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Historic Building Details

HB Ref No:

Extent of Listing:
Parliament building, walls & lamp standards

Date of Construction:
1920 - 1939

Address :
Parliament Buildings Northern Ireland Assembly Stormont Estate Belfast BT4 3XX


Survey 2:

Date of Listing:
13/03/1987 00:00:00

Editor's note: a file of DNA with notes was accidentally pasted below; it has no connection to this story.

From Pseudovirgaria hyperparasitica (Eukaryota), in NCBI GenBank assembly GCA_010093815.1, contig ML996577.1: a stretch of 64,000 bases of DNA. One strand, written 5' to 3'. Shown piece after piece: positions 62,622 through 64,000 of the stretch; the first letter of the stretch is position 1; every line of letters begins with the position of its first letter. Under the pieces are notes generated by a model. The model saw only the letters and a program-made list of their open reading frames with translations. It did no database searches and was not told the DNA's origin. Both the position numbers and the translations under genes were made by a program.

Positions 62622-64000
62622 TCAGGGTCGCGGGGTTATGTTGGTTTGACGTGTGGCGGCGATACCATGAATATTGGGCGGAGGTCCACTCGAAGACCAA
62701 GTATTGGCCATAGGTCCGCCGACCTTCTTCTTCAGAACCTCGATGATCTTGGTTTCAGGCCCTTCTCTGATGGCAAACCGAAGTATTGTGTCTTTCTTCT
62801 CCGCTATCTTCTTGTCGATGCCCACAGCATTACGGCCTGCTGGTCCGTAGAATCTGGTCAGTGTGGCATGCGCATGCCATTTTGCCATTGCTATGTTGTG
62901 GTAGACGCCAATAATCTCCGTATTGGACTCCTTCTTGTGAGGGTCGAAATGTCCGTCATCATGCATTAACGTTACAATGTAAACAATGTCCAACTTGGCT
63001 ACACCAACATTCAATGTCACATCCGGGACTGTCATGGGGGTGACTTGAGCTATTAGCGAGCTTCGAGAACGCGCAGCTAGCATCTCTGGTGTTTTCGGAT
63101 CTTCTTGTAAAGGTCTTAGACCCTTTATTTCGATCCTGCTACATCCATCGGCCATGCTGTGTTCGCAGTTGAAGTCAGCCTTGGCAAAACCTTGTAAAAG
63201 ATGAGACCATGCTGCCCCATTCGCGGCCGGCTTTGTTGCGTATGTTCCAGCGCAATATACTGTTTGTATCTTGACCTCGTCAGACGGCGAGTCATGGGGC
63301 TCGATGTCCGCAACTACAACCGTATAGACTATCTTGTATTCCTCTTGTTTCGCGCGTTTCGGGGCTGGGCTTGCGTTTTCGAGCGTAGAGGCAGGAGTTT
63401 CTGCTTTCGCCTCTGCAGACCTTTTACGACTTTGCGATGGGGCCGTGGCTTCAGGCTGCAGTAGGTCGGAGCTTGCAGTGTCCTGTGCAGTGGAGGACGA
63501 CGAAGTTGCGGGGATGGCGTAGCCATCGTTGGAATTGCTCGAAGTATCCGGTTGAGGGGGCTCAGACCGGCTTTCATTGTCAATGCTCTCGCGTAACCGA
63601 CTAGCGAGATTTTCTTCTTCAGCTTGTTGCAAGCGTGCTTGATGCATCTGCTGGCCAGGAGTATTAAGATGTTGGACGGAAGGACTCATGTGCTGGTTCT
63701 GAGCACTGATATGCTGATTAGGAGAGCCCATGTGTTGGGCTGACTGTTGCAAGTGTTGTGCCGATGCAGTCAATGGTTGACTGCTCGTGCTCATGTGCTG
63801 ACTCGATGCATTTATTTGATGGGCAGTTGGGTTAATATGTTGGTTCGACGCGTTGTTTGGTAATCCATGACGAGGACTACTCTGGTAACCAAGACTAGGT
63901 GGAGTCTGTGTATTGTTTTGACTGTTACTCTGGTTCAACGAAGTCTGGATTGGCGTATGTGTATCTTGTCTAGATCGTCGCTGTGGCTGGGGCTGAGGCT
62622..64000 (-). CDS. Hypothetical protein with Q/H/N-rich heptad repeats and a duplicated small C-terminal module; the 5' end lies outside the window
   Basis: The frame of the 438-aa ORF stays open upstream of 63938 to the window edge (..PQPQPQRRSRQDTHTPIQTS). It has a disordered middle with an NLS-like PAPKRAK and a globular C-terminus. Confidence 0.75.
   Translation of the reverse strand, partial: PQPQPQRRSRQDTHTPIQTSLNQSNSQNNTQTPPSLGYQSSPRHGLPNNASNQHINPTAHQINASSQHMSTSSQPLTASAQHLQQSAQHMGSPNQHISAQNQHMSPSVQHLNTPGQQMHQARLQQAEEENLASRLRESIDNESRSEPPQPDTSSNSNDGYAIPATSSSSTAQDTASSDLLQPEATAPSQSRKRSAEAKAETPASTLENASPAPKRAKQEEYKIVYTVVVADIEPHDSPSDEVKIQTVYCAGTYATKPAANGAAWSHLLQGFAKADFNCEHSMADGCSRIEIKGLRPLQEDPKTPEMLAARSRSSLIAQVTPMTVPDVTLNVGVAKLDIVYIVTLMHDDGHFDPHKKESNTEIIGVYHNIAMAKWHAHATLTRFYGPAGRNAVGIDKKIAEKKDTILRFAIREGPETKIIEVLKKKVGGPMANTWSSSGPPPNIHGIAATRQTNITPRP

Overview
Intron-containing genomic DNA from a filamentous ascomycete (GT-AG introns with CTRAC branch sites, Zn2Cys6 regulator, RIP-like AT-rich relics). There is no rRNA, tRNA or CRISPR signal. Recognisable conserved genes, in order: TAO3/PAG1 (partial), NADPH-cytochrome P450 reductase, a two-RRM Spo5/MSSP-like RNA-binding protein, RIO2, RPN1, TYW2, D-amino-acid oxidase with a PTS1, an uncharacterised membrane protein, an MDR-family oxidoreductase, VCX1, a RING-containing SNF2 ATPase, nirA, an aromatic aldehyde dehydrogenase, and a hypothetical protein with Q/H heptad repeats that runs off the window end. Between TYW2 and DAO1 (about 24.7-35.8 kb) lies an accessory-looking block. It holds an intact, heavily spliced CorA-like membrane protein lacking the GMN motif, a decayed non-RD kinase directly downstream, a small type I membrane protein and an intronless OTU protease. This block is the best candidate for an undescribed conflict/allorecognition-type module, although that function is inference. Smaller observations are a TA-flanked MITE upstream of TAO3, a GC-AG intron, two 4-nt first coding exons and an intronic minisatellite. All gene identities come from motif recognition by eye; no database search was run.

Date of De-listing:

Current Use:
Parliament Building

Former Use
Parliament Building

Conservation Area:

Industrial Archaeology:





OS Map No:

IG Ref:
J4014 7514

Owner Category

Local Govt

Exterior Description And Setting